There was a time when microprocessors were slow and expensive devices that needed piles of support chips to run, so engineers came up with ingenious tricks using extra hardware preprocessing inputs to avoid having to create more code. It would be common to find a few logic gates, a comparator, or even the ubiquitous 555 timer doing a little bit of work to take some load away from the computer, and engineers learned to use these components as a matter of course.
The nice thing is that many of these great hardware hacks have been built into modern microcontrollers through the years. The problem is you know to know about them. Brett Smith’s newly published Hackaday Superconference talk, “Why Do It The Hard Way?”, aims to demystify the helpful hardware lurking in microcontrollers.
Join us below for a deeper dive and the embedded video of this talk. Supercon is the Ultimate Hardware con — don’t miss your chance to attend this year, November 15-17 in Pasadena, CA.
Coming of Age In a World of Fast Computing
Today’s hardware hackers often did not arrive in the world of microcontrollers after an apprenticeship in the bare-metal world of 8-bit microprocessors, instead they are more likely to be of the generation who learned to code on a PC or Mac and who came to hardware through boards such as the Arduino. They are good at coding and for them computers have always been very fast indeed. What would have necessitated a hardware solution for those grizzled old engineers is for today’s engineers a problem that can be dealt with in software.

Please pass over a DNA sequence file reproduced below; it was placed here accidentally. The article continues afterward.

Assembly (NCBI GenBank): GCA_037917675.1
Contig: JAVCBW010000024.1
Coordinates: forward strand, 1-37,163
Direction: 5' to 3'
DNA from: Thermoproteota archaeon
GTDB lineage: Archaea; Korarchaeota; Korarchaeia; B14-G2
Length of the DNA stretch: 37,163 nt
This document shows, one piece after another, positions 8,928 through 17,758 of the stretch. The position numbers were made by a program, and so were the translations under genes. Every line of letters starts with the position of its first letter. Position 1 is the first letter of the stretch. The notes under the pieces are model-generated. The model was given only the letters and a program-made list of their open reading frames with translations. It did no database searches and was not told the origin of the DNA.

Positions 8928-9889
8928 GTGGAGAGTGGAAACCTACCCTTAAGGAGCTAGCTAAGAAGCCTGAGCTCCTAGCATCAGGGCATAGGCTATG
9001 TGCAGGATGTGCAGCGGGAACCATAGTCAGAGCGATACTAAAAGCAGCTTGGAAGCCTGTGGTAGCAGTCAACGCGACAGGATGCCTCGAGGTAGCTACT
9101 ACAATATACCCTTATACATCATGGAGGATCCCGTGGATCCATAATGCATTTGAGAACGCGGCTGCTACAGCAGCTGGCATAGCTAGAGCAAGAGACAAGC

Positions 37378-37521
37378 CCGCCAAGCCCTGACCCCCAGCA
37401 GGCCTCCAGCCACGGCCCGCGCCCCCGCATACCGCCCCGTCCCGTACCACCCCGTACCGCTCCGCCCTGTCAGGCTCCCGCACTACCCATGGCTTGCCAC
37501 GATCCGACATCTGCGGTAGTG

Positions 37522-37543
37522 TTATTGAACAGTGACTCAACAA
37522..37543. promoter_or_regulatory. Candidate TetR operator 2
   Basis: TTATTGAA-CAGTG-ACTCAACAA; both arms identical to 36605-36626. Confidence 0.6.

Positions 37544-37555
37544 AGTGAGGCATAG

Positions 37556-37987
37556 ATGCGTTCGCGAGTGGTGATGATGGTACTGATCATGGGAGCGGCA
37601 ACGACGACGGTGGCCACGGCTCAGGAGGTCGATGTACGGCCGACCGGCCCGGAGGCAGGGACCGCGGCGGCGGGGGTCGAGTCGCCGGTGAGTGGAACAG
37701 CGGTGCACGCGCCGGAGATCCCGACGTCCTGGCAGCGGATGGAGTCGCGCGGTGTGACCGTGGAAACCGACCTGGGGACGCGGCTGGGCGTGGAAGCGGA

This is fine, until you find yourself using a platform with limited resources such as a low-cost microcontroller. Suddenly clock cycles matter just as they did years ago, and a few lines of code or a function call can make enough difference as to ruin a project.
What to Look For in Microcontroller Features
At this point those extra bits of hardware might come in extremely useful, but you don’t see much in the way of 74 logic or other chips surrounding a typical ATtiny or PIC. This is because many microcontrollers come with components such as comparators, timers, or basic combinational logic built-in, there to be enabled through software. These are not immediately apparent to someone who came to microcontrollers through software alone, and hence the point of Brett’s talk. Why do it the hard way when you can often pick a microcontroller that already contains the hardware to preprocess your inputs without extra code?
The example he starts with sets the tone, a simple analog input to trigger once a certain level is reached. Using an analog read function followed by a compare does the job, but at the expense of those valuable clock cycles. The trick is in the discovery of the microcontroller’s built-in comparators that can do the job for free.
Brett exhorts us to study the data sheets for popular chips, and even takes us through a few examples. Features such as pin-change interrupts, or inbuilt quadrature decoders are mind-blowing, if you were unaware that they were on-board. Along the way he touches on entertaining annoyances such as different vendor’s names for them, to give you a head start on those data sheets.